Paris High Court - Mr X... and FRANCE TRADING v/ PARIS WEAR DIFFUSION
Paris Hight Court
Mr X... and FRANCE TRADING v/ PARIS WEAR DIFFUSION
The French High Court (Commercial Chamber of the Court of Cassation) confirmed in its recent decision of January 6, 2015, the Paris Court of Appeal’s decision cancelling numerous French Trademark “I Paris” or “j Paris” for diverse goods in Classes 9, 14, 16, 18, 24, 25, 28, 34.
In its decision, the Court reiterated the general principle that in order to be distinctive, a sign, even if it is not necessary, usual, descriptive or generic, must indicate for the relevant public that the goods originate from a particular undertaking. Therefore, with respect to the relevant public, tourists buying souvenirs to document their trip to Paris, the Court considered that the signs in questions would be perceived as decorative elements, simply conveying a message of attachment to a particular city.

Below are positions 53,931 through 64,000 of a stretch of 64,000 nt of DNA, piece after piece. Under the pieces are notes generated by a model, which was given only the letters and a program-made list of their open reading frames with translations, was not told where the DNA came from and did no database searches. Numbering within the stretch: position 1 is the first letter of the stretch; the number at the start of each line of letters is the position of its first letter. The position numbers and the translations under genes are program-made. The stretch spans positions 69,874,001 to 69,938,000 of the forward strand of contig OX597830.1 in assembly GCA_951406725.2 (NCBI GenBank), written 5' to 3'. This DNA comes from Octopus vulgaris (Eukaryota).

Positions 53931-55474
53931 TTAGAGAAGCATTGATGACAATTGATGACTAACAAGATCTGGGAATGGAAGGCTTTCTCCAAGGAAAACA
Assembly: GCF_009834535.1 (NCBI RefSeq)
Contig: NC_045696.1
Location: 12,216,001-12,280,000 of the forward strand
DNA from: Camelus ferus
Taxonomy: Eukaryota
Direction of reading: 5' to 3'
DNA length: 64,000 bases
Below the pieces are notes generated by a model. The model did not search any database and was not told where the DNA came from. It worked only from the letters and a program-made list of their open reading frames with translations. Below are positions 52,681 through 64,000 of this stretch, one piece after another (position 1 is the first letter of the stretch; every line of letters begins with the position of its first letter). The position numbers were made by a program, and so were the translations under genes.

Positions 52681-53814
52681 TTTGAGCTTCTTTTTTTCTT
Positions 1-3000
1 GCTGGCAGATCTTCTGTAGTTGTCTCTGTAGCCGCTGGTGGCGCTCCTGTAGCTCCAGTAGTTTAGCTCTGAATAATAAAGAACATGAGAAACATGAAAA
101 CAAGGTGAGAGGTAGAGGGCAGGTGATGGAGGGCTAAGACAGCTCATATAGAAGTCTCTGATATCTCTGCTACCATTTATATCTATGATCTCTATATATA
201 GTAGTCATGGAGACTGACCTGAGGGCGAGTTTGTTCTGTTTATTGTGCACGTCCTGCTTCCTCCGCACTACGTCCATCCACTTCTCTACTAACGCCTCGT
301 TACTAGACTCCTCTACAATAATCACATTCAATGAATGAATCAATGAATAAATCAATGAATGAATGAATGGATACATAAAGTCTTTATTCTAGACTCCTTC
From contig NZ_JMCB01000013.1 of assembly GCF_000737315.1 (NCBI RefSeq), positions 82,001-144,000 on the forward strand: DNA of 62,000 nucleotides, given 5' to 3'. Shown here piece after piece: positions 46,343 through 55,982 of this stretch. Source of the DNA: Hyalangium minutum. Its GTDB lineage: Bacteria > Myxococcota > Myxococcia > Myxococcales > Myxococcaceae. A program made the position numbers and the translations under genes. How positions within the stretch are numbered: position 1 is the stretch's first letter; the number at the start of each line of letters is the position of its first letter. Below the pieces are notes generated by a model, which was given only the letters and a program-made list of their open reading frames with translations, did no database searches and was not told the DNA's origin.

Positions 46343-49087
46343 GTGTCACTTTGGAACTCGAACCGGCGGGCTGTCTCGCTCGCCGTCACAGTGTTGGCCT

This decision underscores the principal function of a trademark, namely to identify the origin of the goods/services. A common expression, such as “I love Paris”, even in the semi-figurative form “I ...”, which has been extensively and widely used in commerce in tourist destination cities all around the world, cannot serve as an indicator of origin and therefore cannot be monopolized by one certain undertaking.
Luckily, therefore, the right to Paris remains available to everyone.